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Fairness Doctrine

Floor Speech

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Location: Washington, DC


FAIRNESS DOCTRINE -- (Senate - July 12, 2007)

Mr. INHOFE. Mr. President, today, I want to reiterate something I talked about on Monday and maybe elaborate a little bit. I am one of the cosponsors of an amendment that several people will be discussing today, amendment No. 2020--it is primarily offered by my colleague, Senator Coleman, and myself and Senator DeMint and Senator Thune and, I believe, some others also--to prohibit the reimplementation of the Fairness Doctrine.

Over the past few weeks, the Fairness Doctrine has received quite a bit of attention. The Democrat-controlled House of Representatives had a vote on June 28, just a couple weeks ago. The House voted 309 to 115 to prohibit the FCC from using funds to reinstate the Fairness Doctrine.

Now, the Fairness Doctrine is a regulation the FCC developed to require FCC-licensed broadcasters to provide contrasting viewpoints on controversial issues. However, the FCC conducted a review of this regulation in 1985. I remember this well. This was back during the Reagan administration. They concluded--and I am quoting now the FCC:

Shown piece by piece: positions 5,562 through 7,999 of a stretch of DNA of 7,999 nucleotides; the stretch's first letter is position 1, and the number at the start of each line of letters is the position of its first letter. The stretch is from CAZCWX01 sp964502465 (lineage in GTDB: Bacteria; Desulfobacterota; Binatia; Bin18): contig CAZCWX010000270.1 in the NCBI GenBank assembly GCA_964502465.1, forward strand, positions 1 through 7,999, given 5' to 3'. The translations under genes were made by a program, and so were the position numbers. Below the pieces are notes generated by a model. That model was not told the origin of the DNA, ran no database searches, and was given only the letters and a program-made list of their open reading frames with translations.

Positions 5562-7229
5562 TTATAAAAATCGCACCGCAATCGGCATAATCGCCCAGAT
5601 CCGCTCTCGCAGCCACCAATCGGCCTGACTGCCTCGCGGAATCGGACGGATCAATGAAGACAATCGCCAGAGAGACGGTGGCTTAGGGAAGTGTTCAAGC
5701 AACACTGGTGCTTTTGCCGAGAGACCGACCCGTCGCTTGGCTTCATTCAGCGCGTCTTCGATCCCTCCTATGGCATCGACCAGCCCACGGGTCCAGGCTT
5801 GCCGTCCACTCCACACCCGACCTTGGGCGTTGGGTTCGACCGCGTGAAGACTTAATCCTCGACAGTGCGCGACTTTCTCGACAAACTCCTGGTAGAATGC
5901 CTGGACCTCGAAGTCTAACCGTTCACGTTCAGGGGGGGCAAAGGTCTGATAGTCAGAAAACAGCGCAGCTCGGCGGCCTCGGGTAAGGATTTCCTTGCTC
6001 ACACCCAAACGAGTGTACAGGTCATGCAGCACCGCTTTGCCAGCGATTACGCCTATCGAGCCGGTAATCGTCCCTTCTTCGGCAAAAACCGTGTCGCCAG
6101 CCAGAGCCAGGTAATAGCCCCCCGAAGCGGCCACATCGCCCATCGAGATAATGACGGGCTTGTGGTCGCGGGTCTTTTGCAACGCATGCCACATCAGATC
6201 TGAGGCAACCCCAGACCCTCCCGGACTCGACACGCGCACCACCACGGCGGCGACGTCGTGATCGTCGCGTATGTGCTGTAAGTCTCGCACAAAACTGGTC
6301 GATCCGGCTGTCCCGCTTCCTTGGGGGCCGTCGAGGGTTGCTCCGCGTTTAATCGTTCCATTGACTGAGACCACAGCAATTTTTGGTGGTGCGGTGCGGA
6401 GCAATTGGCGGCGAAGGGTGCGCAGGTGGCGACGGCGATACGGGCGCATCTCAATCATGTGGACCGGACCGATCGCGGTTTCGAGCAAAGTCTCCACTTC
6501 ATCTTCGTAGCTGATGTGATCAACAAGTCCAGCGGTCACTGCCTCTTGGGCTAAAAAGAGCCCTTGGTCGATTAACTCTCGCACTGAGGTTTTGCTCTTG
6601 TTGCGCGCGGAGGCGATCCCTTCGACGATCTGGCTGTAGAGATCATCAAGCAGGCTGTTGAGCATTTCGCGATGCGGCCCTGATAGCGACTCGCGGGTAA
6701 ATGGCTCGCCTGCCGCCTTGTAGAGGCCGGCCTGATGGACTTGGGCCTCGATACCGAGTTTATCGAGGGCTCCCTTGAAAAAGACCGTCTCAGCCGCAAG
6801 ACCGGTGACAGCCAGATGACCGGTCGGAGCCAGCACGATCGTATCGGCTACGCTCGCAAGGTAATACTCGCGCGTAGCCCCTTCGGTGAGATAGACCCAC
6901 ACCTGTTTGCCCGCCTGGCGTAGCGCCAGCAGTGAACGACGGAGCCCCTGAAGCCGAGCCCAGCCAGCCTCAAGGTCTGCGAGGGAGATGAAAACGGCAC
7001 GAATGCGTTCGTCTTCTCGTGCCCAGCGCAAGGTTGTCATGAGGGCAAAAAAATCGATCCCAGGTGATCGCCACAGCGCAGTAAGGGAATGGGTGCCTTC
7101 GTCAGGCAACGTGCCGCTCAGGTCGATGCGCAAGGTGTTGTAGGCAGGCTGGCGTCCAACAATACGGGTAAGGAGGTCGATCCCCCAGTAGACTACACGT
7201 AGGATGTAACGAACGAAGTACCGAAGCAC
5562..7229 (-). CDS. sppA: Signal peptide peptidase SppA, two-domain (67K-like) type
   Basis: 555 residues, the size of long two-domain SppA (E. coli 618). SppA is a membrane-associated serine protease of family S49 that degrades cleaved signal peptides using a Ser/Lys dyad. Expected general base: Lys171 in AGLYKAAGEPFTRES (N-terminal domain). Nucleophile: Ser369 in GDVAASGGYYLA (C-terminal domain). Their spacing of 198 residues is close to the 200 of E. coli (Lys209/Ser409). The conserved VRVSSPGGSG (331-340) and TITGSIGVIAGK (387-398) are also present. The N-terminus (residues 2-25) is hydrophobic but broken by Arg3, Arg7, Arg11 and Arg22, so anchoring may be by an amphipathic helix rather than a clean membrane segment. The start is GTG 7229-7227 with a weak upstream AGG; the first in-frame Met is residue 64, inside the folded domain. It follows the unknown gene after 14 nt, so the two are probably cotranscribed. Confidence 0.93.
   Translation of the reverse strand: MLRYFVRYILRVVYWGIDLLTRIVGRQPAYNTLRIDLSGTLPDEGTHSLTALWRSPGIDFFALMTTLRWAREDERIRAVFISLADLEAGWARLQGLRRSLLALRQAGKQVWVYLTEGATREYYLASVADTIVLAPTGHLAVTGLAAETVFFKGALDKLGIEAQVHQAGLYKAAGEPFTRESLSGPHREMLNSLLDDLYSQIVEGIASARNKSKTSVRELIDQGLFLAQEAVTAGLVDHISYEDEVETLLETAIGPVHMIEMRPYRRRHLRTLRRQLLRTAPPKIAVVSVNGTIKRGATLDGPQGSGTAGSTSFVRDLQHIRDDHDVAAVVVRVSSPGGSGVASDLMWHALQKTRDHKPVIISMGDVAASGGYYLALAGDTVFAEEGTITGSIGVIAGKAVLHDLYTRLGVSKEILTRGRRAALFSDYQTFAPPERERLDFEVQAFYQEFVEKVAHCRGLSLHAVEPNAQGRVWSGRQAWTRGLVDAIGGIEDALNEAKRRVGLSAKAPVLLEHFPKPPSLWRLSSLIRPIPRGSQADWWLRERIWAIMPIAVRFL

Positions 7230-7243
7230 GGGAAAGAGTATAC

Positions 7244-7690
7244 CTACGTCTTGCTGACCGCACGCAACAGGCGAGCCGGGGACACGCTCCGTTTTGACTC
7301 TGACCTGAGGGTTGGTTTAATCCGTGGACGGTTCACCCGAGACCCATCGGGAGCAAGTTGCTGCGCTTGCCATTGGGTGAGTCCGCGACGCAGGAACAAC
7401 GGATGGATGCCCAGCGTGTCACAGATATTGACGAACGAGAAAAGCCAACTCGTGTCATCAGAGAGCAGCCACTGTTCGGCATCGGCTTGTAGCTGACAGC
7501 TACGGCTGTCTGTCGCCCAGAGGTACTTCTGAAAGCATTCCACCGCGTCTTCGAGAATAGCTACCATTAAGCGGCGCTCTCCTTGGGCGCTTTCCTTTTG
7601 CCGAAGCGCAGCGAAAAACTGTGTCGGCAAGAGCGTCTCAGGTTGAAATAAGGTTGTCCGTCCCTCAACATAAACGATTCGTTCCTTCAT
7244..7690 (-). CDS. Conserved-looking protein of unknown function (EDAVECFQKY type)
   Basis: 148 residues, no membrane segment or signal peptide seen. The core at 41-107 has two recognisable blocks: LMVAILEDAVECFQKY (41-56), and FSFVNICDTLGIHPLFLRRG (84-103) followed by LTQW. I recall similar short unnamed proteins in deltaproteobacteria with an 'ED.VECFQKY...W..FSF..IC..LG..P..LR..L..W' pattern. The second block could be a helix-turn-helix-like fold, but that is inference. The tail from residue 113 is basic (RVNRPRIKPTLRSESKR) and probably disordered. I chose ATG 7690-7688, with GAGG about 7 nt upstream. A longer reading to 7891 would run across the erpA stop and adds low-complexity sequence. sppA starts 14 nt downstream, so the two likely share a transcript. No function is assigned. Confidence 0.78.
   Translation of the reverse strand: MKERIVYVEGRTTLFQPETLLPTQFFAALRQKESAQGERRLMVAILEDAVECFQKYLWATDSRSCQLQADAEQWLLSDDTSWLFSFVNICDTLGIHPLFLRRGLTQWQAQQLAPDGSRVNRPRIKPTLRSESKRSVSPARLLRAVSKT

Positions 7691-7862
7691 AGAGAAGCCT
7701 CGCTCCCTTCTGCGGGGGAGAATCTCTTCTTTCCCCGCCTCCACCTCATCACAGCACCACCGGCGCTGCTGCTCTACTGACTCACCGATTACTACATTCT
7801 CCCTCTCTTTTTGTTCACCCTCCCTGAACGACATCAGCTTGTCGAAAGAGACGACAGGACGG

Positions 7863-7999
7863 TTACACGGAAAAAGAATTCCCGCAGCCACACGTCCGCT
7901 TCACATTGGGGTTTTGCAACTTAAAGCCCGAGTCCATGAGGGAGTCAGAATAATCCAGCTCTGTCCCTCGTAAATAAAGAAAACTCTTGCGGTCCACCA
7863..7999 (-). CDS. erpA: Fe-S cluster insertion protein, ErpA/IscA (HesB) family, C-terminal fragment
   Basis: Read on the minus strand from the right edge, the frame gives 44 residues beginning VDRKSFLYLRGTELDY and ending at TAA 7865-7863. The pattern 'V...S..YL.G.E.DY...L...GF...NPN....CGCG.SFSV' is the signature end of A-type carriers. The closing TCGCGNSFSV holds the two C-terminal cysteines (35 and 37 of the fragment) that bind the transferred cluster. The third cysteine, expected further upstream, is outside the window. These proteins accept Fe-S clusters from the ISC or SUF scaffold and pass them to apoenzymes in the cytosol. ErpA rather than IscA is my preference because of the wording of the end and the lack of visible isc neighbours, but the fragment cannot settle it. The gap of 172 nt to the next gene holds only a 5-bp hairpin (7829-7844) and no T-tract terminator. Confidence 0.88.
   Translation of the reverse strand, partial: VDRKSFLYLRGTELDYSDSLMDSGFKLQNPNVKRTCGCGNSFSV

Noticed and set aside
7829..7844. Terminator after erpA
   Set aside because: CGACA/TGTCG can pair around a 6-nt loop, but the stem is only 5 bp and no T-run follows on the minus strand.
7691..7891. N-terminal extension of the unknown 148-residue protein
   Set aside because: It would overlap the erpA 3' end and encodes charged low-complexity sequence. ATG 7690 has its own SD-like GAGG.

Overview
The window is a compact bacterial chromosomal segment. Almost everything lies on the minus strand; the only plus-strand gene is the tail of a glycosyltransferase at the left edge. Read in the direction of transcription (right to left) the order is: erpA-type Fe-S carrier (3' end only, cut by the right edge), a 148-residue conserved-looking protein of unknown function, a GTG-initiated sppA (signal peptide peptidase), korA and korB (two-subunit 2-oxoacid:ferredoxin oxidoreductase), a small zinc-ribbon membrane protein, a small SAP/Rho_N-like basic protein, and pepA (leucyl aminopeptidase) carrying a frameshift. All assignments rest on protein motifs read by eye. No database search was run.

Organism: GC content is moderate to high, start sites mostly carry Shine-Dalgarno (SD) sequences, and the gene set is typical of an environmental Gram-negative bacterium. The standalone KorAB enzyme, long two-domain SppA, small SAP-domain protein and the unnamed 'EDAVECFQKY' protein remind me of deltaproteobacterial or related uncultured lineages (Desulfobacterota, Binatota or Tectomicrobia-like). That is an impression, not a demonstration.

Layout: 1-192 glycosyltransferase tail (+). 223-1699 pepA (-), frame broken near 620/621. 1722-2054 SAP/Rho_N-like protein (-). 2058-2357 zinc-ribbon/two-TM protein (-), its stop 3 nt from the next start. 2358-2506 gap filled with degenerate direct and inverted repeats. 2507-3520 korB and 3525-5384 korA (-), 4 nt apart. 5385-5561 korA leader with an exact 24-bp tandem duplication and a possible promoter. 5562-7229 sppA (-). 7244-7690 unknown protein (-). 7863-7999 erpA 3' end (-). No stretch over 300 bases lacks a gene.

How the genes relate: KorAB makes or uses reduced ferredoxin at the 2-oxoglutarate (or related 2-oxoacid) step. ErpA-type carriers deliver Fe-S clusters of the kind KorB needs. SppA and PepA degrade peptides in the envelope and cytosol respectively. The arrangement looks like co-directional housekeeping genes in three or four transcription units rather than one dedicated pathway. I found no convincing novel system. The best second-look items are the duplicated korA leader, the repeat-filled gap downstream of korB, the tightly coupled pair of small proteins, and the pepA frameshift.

[W]e no longer believe that the Fairness Doctrine serves the public interest.

In explaining why the FCC reached this conclusion, the FCC wrote--I am quoting again further--

[T]he interest of the public is fully served by the multiplicity of voices in the marketplace today and that the intrusion by government----the intrusion by government----into the content of programming unnecessarily restricts the journalistic freedoms of broadcasters. The FCC's refusal to enforce the Fairness Doctrine was later upheld in the DC Circuit Court of Appeals.

That is a little bit of the history that took place, and there was not much controversy back in those days. Everybody pretty much agreed this is something that should be driven by the market, driven by the people, as opposed to being spoon-fed to the people by some governmental agency or anybody else.

So you might ask, why would a regulation that was found to be unnecessary over 20 years ago be controversial today? I can tell you why that is. It is because--and I happened to be in the middle of this when it happened--on June 22 I said something on a talk radio show that became quite controversial having to do with a statement I had made to a couple of the Senators of a more liberal standing in the Senate.